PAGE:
There's a right way to learn
Want to be more successful? Actually, that's not ambitious enough — want to be the best?
I do. So I called my friend Daniel Coyle, author of the best books on getting better at anything: The Talent Code and The Little Book of Talent.
Dan knows that the "10,000 hour rule" is nice, but you need to align your effort with the way your brain was designed to learn.
Hours are vital but you can get to mastery faster — much faster — by practicing the right way.
So how can you and I do that? Here are seven steps experts use:
1) Be uncomfortable
You learn best when you're reaching. "Flow" is great. But flow is not the best way to learn.
You want to be stretched to the edge of your ability. It needs to be hard. That's how your brain grows.
We learn when we're in our discomfort zone. When you're struggling, that's when you're getting smarter. The more time you spend there, the faster you learn. It's better to spend a very, very high quality ten minutes, or even ten seconds, than it is to spend a mediocre hour. You want to practice where you are on the edge of your ability, reaching over and over again, making mistakes, failing, realizing those mistakes and reaching again.
More on the best way for you to practice here.
2) Stop reading. Start doing.
Keep the "Rule of Two-Thirds" in mind. Spend only one third of your time studying.
The other two-thirds of your time you want to be doing the activity. Practicing. Testing yourself.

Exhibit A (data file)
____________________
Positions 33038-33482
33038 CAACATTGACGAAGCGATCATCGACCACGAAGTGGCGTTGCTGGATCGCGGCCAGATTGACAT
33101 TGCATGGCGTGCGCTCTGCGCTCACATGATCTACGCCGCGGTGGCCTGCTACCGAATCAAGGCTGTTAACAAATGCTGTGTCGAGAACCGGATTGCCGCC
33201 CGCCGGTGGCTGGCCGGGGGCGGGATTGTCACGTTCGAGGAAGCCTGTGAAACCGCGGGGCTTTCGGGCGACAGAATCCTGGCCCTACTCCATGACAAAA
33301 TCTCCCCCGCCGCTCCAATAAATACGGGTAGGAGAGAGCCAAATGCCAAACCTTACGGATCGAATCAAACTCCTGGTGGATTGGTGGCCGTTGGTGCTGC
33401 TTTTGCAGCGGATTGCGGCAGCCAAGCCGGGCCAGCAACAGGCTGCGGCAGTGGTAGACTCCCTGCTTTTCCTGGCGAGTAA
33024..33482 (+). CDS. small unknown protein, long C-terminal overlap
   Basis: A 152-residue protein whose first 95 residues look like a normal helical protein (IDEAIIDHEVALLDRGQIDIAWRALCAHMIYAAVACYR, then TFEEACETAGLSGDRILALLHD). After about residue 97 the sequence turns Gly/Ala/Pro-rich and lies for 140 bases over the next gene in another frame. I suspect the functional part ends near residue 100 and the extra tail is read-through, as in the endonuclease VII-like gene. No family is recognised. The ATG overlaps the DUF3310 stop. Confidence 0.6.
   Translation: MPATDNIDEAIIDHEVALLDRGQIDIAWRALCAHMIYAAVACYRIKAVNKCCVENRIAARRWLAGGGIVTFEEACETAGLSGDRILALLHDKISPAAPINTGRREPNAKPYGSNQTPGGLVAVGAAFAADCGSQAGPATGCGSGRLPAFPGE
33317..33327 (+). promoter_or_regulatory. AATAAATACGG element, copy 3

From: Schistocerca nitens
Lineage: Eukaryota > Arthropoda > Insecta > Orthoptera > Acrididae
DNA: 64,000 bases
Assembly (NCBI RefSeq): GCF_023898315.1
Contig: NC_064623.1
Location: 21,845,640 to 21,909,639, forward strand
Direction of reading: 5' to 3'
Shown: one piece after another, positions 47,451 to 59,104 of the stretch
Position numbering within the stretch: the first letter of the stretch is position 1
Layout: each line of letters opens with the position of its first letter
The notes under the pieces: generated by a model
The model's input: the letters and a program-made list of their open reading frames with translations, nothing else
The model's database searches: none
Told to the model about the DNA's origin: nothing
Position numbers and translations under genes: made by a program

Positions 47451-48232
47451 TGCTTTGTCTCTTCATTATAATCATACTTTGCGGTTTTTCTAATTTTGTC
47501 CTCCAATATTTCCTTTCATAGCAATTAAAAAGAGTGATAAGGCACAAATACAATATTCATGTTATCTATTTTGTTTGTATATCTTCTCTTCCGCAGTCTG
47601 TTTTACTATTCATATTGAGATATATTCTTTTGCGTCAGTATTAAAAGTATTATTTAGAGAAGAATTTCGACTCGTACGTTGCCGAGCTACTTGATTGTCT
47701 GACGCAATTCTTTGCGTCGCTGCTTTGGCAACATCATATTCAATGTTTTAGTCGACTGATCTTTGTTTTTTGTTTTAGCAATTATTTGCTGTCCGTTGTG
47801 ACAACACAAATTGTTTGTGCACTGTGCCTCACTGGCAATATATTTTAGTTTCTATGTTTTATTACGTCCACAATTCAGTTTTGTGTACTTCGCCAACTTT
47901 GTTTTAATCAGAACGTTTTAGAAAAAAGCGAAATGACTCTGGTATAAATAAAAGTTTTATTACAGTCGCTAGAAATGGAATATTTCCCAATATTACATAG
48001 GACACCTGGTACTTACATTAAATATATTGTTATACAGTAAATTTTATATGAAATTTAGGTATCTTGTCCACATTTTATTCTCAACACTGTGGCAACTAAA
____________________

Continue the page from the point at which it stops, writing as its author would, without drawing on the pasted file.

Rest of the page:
Get your nose out of that book. Avoid the classroom. Whatever it is you want to be the best at, be doing it.
The closer your practice is to the real thing, the faster you learn.
Our brains evolved to learn by doing things, not by hearing about them. This is one of the reasons that, for a lot of skills, it's much better to spend about two thirds of your time testing yourself on it rather than absorbing it. There's a rule of two thirds. If you want to, say, memorize a passage, it's better to spend 30 percent of your time reading it, and the other 70 percent of your time testing yourself on that knowledge.
More on how to shift from reading to doing here.
3) The sweet spot
You want to be successful 60 to 80 percent of the time when training. That's the sweet spot for improvement.
When learning is too hard, we quit. When it's too easy… well, we quit then too.
Always be upping the challenge to stay in that 60 to 80 percent zone.
You don't want to be succeeding 40 percent of the time. That's flailing around. You don't want to be succeeding 95 percent of the time. That's too easy. You want to constantly be toggling, adjusting the environment so that you're succeeding 60 to 80 percent of the time.
More on how to find your sweet spot for learning here.
4) Commit to the long term
Asking someone "How long are you going to be doing this?" was the best predictor of how skilled that person would end up being.
Merely committing to the long haul had huge effects.